What trends are driving printing industry consolidation? Besides the positive U.S. economy, some trends stand out as indicative of underlying shifts in the printing industry which transcend the moment.Read More
The first day of the inaugural PRINTING United trade show kicked off with a bang, with the excitement continuing into the Opening Night Party at Gilley’s Dallas. But the conversations were only getting started, with two more days for attendees to explore the event’s show floor, education and special events. This was especially the case for the apparel decorators community, who came together to connect with their peers at the Apparel Decorators Luncheon on Thursday, October 24. For some, it was a time to network within their industry and put faces to names, while for others, it was all about learning.Read More
I’ve been in a decompression phase this past week — mentally unpacking everything I saw and experienced during PRINTING United in Dallas. It was a phenomenal event, loaded with exhibitors busy in their booths, and energy running high. It also presented a new model for viewing (and describing) the printing industry as it is today and in the near term. Profitability and opportunity loom large, as well as efficiency and effective action on all levels.Read More
Think globally, act locally.
That was the attitude at TLMI’s Saving Dollars by Avoiding Landfill Avoidance pilot event in St. Louis last week. Global sustainable waste management is a huge feat that begins with strategic local actions. For instance, referring to leftover materials as “by-product” instead of “waste” is a necessary mindset shift to insinuate that the materials left over after use of a product are in fact valuable and should not just be tossed away. The logistics involved in actually extracting the value from by-products is the complex part. This is why a personal atmosphere with local recyclers and local businesses in the same industry is so valuable.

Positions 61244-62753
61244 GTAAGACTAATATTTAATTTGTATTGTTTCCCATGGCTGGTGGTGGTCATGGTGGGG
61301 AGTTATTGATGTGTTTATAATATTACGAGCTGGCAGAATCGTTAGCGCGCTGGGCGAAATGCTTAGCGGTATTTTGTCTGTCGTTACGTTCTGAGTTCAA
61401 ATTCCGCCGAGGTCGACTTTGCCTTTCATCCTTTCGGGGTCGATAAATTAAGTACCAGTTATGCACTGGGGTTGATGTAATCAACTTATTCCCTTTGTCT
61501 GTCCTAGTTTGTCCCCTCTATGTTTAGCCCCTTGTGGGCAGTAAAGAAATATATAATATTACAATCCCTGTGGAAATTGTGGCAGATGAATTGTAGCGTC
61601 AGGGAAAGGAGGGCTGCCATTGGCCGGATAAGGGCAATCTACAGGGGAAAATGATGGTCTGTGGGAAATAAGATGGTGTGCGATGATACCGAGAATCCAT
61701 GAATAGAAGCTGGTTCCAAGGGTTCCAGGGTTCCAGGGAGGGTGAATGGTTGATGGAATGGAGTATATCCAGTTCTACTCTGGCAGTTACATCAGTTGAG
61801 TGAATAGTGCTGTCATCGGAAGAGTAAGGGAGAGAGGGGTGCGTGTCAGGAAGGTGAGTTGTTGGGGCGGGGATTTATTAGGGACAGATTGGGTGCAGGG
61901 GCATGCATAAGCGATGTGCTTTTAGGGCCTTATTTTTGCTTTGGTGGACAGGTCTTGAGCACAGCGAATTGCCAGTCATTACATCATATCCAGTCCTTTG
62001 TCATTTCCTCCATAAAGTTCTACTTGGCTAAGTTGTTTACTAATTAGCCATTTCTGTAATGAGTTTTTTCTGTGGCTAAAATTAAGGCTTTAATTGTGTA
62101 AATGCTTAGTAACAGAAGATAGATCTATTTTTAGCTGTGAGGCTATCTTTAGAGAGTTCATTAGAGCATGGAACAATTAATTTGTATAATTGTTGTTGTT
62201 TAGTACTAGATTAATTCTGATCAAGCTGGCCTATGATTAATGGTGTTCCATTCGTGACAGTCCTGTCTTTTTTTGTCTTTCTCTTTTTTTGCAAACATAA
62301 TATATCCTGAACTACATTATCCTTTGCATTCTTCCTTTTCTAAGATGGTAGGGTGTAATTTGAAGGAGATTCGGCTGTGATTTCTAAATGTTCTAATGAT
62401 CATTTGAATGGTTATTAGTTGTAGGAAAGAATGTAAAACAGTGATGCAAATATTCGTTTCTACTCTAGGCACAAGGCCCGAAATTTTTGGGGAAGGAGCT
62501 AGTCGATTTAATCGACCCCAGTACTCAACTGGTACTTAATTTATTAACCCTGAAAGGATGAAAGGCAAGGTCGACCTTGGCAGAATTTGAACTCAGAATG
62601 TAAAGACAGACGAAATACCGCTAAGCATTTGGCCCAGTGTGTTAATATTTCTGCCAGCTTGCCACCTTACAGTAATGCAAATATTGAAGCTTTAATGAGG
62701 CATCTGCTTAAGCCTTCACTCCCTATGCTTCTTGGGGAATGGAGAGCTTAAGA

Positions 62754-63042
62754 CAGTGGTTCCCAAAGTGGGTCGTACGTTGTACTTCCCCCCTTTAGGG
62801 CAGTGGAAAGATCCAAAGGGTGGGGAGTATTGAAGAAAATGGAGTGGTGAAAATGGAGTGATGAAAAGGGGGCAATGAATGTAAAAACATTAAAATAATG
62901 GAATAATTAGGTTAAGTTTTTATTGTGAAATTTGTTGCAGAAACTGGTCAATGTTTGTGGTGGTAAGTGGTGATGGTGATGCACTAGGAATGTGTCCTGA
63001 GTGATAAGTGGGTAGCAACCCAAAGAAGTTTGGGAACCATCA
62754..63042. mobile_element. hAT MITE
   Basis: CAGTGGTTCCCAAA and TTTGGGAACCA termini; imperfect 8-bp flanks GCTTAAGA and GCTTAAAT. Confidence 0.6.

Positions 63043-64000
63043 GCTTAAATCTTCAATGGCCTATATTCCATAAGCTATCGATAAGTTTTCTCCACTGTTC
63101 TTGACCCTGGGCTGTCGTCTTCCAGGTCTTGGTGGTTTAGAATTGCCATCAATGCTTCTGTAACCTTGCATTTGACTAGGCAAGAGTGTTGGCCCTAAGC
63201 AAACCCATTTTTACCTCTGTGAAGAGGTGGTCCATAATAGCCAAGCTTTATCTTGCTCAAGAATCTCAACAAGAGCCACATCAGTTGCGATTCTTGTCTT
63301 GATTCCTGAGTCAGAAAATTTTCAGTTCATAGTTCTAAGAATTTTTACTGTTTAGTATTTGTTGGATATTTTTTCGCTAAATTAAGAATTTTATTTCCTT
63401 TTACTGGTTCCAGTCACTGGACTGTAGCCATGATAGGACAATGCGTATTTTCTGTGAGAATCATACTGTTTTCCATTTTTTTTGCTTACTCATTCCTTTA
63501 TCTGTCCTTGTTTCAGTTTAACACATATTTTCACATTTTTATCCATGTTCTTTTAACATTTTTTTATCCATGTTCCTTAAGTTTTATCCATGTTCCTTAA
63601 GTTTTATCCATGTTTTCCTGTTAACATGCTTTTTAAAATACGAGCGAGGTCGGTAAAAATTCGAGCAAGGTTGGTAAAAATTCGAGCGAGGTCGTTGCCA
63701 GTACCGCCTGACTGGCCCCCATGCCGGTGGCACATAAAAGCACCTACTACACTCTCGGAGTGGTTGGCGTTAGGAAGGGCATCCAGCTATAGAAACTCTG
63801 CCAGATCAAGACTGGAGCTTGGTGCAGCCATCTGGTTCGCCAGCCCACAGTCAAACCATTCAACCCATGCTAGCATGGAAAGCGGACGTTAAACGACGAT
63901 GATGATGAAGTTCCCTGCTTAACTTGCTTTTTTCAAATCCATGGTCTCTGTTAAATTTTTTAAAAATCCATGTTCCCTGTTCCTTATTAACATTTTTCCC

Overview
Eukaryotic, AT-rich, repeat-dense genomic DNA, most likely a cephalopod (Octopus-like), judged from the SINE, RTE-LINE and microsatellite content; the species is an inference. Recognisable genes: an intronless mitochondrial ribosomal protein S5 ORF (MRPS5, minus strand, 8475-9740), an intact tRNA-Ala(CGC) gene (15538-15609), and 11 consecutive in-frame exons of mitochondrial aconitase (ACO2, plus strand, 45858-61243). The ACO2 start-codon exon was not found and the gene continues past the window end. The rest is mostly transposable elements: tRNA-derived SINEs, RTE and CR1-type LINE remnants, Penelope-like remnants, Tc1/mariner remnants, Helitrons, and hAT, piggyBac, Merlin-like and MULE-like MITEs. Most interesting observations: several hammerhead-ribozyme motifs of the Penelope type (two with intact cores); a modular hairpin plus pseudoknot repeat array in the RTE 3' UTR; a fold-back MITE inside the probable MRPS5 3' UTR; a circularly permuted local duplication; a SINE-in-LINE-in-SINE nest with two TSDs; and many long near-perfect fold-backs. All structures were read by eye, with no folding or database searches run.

Each of us in life has what we would call our “harshest critic.” It may be a spouse or a painfully honest friend — the kind of person who could honestly answer, “Does this look good on me?” From a business standpoint, this person might be your most persnickety customer — not unreasonable, but also very hard to please. Despite the ongoing challenge of serving this person, it is important to consider that he/she may be deeply valuable to your business. The suggestions outlined here may not be for the faint of heart, because the truth can hurt. But strong, constructive criticism is invaluable for any business seeking to grow.